Learning From Ecological Restoration in Costa Rica

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By Sergio Lozano and Marlon Webbers, Mountain Restoration Stewards in Colombia (2022) and Costa Rica (2021), respectively.

‘Pure Life’ were the words Marlon greeted me with when I arrived in Costa Rica on 20 May. As environmentalists, we always see the country of ‘Pure Life’ (‘Pura Vida’, Costa Rica’s slogan) as a reference and a model to follow in conservation issues. Its programme of Payments for Ecological Services (Pagos por Servicios Ambientales), its Natural System of Protected Areas (Sistema de Natural de Áreas Protegidas) and its agroforestry models are an example worldwide. Forests cover 52% of Costa Rica’s territory, along with 125 protected wild areas.

Left to right: Sergio Lozano and Marlon Webber, Mountain Restoration Stewards, a programme led by the Youth Initiative for Landscapes (YIL) and the Global Landscapes Forum (GLF).

I was fortunate enough to visit one of these protected areas, the Irazú Volcano National Park, where you can see the volcano’s crater at an elevation of 3,432 metres above sea level.

Volcano crater in Irazú Volcano National Park, Costa Rica.

However, ‘all that glitters is not gold.’ Thanks to Marlon, I learned about the environmental issues his country faces. The expansion of pineapple cultivation is one of the main ones affecting rural communities in various ways. These crops cover 57,327 hectares, according to satellite images from Costa Rica’s Monitoreo de Cambio de Uso en Paisajes Productivos (MOCUPP – Monitoring of Change of Use in Productive Landscapes), 2015-2016.

These images give an idea of the lack of control over pineapple plantations. For example, they detected that these crops were invading 1,659 hectares belonging to four protected areas. The government had granted permits for only 358.5 hectares in two of these areas, according to Mongabay Latam (Spanish). How can this happen? Apparently, no one knows.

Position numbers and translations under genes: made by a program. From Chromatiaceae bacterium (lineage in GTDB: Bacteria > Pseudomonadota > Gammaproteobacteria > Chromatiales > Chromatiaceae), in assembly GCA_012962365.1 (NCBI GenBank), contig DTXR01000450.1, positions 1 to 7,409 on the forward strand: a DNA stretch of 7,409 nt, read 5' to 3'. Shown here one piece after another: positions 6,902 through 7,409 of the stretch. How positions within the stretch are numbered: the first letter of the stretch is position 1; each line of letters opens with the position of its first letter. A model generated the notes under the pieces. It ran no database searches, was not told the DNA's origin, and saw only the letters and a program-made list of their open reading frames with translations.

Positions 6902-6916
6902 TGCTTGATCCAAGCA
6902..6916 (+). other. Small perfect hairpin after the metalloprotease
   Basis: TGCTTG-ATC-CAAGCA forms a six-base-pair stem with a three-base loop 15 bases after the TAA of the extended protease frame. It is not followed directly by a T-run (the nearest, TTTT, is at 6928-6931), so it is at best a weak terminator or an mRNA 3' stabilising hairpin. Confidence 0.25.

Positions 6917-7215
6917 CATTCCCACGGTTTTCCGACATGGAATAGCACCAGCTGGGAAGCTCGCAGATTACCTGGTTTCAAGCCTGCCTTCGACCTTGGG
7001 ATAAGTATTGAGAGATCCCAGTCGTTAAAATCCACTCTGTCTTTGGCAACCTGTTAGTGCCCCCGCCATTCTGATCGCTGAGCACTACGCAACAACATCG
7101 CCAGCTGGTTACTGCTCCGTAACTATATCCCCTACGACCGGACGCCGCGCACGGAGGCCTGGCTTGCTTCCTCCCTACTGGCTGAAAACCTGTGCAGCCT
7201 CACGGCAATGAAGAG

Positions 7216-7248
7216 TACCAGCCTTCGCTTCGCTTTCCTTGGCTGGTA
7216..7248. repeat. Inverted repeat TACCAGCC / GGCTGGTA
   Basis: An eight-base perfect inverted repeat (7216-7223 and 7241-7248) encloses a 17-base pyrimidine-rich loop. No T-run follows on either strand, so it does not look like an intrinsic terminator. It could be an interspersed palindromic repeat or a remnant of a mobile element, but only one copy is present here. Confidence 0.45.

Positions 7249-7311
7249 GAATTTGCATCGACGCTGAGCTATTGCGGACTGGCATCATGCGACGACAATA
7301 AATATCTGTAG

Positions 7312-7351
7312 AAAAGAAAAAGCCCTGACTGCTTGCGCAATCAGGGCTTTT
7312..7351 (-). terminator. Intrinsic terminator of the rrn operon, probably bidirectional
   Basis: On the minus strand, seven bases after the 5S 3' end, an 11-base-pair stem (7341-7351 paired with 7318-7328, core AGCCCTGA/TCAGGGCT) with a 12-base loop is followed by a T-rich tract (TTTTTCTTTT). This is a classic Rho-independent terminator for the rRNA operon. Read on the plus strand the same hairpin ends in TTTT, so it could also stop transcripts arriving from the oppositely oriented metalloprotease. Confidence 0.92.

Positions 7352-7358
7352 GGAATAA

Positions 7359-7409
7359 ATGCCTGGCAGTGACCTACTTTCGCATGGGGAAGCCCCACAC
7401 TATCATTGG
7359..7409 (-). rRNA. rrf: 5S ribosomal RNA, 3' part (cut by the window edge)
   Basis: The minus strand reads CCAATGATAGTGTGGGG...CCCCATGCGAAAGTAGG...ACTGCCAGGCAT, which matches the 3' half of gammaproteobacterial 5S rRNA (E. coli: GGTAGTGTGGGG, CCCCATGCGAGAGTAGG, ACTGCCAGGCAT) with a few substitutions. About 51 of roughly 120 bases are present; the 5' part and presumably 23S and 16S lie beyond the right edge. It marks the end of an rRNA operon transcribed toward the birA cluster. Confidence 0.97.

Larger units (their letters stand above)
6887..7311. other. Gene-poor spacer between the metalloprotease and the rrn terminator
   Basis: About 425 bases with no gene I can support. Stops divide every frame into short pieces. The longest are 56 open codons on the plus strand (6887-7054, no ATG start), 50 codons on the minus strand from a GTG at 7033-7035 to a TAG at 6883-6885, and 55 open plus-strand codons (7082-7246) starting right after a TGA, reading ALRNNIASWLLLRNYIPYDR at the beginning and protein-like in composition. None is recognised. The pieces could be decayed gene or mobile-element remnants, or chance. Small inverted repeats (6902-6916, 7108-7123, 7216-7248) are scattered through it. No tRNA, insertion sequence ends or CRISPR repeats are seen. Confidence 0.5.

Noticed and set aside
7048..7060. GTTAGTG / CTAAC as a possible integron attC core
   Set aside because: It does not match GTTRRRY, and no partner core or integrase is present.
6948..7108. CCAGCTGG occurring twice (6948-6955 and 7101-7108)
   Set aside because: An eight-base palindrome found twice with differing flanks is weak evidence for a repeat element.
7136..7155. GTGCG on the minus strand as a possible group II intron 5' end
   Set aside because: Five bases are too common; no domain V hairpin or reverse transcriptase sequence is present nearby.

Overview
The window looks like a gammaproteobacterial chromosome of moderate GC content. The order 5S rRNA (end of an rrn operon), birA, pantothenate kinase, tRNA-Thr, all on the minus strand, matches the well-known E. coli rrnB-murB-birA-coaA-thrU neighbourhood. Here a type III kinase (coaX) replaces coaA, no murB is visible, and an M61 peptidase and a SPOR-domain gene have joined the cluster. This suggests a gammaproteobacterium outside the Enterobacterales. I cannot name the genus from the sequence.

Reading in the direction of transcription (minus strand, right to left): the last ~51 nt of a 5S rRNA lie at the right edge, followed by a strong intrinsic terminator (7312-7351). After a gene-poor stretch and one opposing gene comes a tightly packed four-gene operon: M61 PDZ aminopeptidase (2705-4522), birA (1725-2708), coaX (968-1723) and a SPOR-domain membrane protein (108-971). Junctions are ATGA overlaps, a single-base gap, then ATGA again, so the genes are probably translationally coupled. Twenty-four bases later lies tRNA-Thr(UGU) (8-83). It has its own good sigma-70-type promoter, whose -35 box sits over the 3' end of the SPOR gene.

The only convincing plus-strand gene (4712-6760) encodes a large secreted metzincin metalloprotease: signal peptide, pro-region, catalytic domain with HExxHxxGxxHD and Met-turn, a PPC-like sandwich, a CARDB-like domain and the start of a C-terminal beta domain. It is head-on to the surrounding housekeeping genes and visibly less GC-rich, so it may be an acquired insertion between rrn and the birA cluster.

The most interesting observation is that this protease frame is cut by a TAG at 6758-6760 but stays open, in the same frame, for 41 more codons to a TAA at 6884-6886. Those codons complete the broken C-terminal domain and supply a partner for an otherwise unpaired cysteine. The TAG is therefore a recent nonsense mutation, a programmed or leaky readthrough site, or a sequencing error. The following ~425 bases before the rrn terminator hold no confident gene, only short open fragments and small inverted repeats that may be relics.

During Diwo’s activities in the Brunca Region, Costa Rica.

Marlon Webber (Restoration Steward 2021) has been working extensively with his NGO Diwo to confront landscape transformations and environmental challenges in Costa Rica. Meanwhile, Sergio Lozano (Restoration Steward 2022) is part of the organisation PUR Projet, where he coordinates and develops models of ecological restoration and agroforestry in Colombia. At this point, the worlds of two mountain restoration stewards come together and initiate an exchange of knowledge to combat climate change. As an illustration of this exchange, we would like to mention the workshop developed by PUR Projet, in which Diwo’s experience was successfully shared with 19 professionals of different nationalities (i.e., Peru, France and Colombia).

Diwo shares their experience with PUR Project Latin America. 

Getting to know each other and exchanging experiences has been very enriching. We hope to meet other Restoration Stewards soon and visit their projects. The next Restoration Stewards are more than welcome to Colombia and Costa Rica to exchange knowledge about ecological restoration.

A warm farewell from two Mountain Restoration Stewards. (Left, Marlon Webber, Right, Sergio Lozano).

See you soon!

Sergio and Marlon

Sergio Esteban Lozano Baez

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Supporting partners

Under the banner of Generation Restoration, the Youth in Landscapes Initiative (YIL) and the Global Landscapes Forum (GLF) launched the Restoration Stewards program in 2020 to support and highlight the work of six young restoration practitioners and their teams, dubbed ‘Restoration Stewards’. The year-long program provides funding, mentorship, and training to deepen the impact of these projects.
In 2021, the Restoration Stewards and their teams will be supported to further develop their project and will become ambassadors at both global and local levels. Globally, the Restoration Stewards will share their journey in a series of vlogs and blogs documenting their stories of inspiration and challenges. Locally, they will spark a restoration movement, creating pathways to connect, share, learn, and act for more sustainable landscapes.